North Atlantic right whales are on the brink of extinction. At least thirty whales have been killed between 2017-2019.  Today, only about 360 North Atlantic right whales remain, including fewer than 100 females.  

The biggest threats to right whales are both preventable: ship strikes and entanglements in fishing gear. 

It is almost impossible for fast-moving ships to avoid colliding with slow-moving right whales.  A ship strike can result in injuries like painful cuts from propellers or death. Researchers have found that pregnant females and mothers with calves may be more susceptible to ship strikes, as they spend more time resting and nursing at the surface.

Oceana Canada is campaigning to slow ships down. From April 28 to June 15, 2020, a shocking 67 per cent of ships went faster than the voluntary 10-knot speed limit intended to protect right whales in the Cabot Strait.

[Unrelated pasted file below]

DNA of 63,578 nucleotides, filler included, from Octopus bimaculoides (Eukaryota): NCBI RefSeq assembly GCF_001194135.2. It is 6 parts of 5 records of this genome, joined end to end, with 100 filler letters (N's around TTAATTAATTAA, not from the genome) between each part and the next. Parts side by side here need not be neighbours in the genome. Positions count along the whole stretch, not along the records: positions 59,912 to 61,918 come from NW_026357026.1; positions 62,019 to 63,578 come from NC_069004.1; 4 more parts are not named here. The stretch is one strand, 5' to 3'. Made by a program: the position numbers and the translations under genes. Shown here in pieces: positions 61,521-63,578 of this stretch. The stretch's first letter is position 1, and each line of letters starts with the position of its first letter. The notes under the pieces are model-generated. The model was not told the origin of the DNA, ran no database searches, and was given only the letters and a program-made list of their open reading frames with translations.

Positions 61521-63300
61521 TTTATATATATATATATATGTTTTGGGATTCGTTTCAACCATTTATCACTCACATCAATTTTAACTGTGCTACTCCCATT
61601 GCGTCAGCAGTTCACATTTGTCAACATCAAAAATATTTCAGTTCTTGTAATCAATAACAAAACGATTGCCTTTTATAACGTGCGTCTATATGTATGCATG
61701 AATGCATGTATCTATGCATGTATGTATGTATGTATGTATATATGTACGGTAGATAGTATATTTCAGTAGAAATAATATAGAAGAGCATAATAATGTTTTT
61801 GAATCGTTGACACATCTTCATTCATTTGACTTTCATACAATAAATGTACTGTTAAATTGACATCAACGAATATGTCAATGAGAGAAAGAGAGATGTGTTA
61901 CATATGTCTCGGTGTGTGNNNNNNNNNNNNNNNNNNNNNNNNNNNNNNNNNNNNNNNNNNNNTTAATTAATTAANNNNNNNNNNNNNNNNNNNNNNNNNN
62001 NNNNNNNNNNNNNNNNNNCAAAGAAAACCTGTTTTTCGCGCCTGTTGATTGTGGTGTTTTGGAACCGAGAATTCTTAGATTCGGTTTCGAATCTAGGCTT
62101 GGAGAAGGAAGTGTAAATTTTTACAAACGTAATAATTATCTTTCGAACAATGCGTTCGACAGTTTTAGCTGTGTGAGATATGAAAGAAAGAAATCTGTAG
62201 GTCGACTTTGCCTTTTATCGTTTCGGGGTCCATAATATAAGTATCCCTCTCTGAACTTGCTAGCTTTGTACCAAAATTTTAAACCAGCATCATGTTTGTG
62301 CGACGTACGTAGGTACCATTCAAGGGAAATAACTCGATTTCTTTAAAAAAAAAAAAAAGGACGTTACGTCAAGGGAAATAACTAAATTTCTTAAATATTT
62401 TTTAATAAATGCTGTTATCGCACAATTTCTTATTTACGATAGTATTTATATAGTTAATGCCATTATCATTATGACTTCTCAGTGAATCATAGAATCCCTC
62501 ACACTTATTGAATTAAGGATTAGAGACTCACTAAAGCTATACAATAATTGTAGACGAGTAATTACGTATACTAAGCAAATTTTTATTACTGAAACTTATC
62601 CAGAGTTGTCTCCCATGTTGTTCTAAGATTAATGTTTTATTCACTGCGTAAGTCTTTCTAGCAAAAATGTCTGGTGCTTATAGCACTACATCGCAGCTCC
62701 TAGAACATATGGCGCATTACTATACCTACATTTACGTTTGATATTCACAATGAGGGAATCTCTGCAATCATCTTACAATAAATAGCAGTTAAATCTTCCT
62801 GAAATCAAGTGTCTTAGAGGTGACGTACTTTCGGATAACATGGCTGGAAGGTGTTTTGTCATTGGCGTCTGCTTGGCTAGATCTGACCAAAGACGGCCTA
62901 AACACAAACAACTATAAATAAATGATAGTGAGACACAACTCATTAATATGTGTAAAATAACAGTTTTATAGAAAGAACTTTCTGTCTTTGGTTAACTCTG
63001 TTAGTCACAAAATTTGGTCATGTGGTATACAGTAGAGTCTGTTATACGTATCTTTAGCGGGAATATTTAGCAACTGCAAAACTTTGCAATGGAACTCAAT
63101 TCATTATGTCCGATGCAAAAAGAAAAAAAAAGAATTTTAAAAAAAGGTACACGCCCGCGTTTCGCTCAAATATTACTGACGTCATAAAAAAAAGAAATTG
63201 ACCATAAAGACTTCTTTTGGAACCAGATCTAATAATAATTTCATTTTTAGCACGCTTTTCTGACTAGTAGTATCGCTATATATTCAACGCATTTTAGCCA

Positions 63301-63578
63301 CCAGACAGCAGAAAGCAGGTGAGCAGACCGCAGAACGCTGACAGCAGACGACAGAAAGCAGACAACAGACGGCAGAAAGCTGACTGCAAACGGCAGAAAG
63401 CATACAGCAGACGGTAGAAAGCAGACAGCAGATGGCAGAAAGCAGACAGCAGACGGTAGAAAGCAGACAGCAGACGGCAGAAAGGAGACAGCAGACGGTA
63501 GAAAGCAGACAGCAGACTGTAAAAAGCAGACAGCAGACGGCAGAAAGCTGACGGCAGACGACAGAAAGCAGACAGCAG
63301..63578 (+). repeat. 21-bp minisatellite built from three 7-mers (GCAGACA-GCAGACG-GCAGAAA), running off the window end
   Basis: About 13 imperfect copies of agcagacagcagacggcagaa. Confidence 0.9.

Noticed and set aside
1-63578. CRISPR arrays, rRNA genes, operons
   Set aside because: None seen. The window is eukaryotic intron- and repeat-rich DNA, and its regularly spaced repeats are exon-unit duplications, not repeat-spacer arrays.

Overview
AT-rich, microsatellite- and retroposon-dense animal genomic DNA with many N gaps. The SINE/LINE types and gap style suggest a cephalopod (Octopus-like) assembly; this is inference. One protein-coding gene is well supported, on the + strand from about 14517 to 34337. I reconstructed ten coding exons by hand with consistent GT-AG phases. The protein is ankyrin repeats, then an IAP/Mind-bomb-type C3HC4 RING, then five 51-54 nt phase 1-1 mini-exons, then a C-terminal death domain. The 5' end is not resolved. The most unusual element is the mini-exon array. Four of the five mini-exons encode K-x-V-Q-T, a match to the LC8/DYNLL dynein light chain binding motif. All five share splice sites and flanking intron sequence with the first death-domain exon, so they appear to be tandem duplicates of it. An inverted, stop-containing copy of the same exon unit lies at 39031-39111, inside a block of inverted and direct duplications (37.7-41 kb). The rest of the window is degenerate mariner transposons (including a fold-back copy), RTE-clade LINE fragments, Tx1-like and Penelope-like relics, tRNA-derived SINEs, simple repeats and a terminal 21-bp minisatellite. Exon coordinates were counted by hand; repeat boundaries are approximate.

Investigate ships for yourself with Ship Speed Watch, an innovative tool that allows users to monitor ship speeds and positions in areas frequented by North Atlantic right whales in near real-time. Learn more about our investigation into ship speeds and take action here >>

Additionally, a jungle of roughly one million fishing lines sprawls across the whales’ migration route and feeding areas in Canada and the United States. These ropes have been seen wrapped around North Atlantic right whales’ mouths, fins, tails and bodies or cut into the whales’ flesh. These injuries can lead to life-threatening infections, as well as prevent them from feeding properly which leads to starvation and death. Emerging threats like seismic airgun blasting, a process used to search for oil and gas deep below the seafloor, put the species at even greater risk.

To prevent extinction, right whales must be protected. Oceana’s campaign works to do this by reducing the amount of vertical fishing lines in the water and requiring ships to slow down.